Jabrwock has another excellent point: access to the EULA before purchase. With downloads, it's relatively easy. With tangible media, there's a problem. I can't agree to anything I could not read beforehand (so there might be legal action there), and once I open it, I can't return it due to federal copyright law (or something like that. I used to work in retail, and we weren't allowed to give money back for opened DVDs, only even exchanges for the same product).

So... unless they start putting the EULA on the outside of the package, there shouldn't be legal recourse for violating the EULA... or at least there should be a way to return the product if I choose to decline the EULA. If manufacturers were smart, they would put on the box "visit this website to view or write to this address for a paper copy of the full EULA before opening this product. By opening this product, you agree to the terms and conditions in the EULA." By allowing people to read it beforehand, it leads to less (but doesn't eliminate) problems.

Bullet-points should probably be like the back of video game cases. Instead of # of players, HD space and such, it should have things like "# of licenses" and the like.

@ Ragnaar

But you are talking about something that doesn't fall in most companies' policies. They don't have policies to treat the customer like human beings. They don't have policies to treat the customer fairly. The yonly have policies to make money. By treting the customer like a human and fairly, they undermine their profit potential.

It just occurred to me that Blizzard (who infamously have a very harsh EULA) may have made one of their 'amusing' references to it in one of their NPC names - as anyone who plays knows, the game is riddled with references to real things and people.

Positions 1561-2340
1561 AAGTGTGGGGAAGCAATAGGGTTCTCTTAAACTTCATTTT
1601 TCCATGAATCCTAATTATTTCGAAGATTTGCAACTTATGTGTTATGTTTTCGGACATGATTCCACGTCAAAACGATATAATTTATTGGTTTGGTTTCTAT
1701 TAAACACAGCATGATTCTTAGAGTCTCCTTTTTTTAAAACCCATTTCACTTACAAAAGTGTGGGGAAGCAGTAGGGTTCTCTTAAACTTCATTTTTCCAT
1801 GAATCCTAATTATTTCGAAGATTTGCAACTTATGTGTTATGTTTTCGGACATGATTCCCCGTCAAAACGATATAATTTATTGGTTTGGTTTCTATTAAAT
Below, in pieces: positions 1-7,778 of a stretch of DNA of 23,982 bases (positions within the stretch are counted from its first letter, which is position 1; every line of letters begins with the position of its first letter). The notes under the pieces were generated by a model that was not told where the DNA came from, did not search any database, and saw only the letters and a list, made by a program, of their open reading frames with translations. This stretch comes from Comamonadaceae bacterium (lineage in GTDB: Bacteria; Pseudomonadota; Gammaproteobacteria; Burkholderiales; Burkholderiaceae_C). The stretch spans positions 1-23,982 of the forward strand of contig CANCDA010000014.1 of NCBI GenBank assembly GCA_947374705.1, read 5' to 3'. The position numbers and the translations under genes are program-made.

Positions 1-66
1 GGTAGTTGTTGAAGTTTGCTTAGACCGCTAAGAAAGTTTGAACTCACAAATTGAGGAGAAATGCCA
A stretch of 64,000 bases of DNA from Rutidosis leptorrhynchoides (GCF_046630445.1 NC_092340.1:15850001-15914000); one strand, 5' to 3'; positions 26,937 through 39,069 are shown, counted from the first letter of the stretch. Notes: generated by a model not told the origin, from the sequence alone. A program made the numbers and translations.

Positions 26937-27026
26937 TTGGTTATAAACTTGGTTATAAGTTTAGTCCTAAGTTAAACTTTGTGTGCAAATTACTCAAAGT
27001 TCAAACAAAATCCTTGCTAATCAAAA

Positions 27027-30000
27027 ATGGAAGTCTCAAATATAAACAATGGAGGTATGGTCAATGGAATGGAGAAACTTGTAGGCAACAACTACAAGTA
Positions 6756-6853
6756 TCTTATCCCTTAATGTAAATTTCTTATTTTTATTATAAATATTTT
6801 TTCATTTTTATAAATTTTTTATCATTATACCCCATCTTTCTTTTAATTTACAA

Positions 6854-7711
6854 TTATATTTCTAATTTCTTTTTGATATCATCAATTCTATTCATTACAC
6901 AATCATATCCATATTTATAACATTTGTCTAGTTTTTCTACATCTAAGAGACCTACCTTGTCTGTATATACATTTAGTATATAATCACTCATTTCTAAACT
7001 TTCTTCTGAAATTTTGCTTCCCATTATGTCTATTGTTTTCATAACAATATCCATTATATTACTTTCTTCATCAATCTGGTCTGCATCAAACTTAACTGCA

Check out the EOTS battlemaster... Yula the Fair anyone?

Some EULA's they tend to put outrages terms onto you.

Example: that wierd pet thing that puts spywarre ont your PC, and you agree to it BEFORE you ever use the pet thingy. (Is it webkinz I'm thinking of?)

I'll just go ahead and admit it right now: I don't read EULAs any more. I used to, I really did, but I've given up. I figure, I don't really care what the publisher expects of me in order to play its game. I am not a pirate, and I am not going to do anything obviously illegal with the product. If I do take an action that violates some unfair or confusing condition of the EULA, I feel I have some justification in pleading ignorance.

Unlike with most other contracts, I expect it would be no simple task for the publisher to prove I read and understood the term I violated. I'm not sure a real-world court of law is going to hold me accountable for a mouse-click the same way I would be held accountable for signing my name on a piece of paper that has been explained to me before hand.

Maybe that's too cavalier of me, or even downright foolish, but I can't believe I'm the only one who simply doesn't take EULAs seriously anymore, for the very reason that publishers have inflated them to a ridiculous, unrealistic, unenforceable degree. If "Soulless MegaPub Inc." wants to sue me for all the damages I caused by having its game installed on both my desktop and laptop at the same time, tell them to bring it on....

That is the real messed up thing about games, not only do I have to be afraid that a game will infect and break my computer with its friendly protection software(this has happened to me) but I also have to understand that because I have several computers I will likely be breaking the law(EULAs) even though I bought my games...

So what if I own several computers? If I want to play a game I bought on any computer that belongs to me that should be my legal right...

The fact that you are forced to buy a non refundable product an hour (or months if it is pre-ordered) before you see the EULA contract for the first time should make the contracts null and void in the first place...

So far, if I remember correctly, case law has held EULAs to the same yardstick as conventional contracts - that a EULA cannot excessively infringe on a person's rights, and cannot involve the commission of illegal acts. That said, any EULA is only as good as the clauses in it. In any EULA, see what sections are actually reasonable and enforceable.

Unfortunately, many people seem to hold the stance that if any part of a EULA is invalid, the entire thing is invalid, and case law doesn't support that stance. The court holds that EULAs are a convenient way to facilitate contracts - nobody wants to have to sit and read and sign a 5-page contract before being allowed to buy Halo 4, do they?

I'm sure we'll see some court cases within the next 5 years regarding EULAs. We'll see how it goes. With regard to California law, EULAs seem to be inherently voidable, since there's no ability for the consumer to negotiate the contract at all.

@ Nekojon

I won't read to sign a 5 page contract for Halo, For FEAR though? I'll read and sign.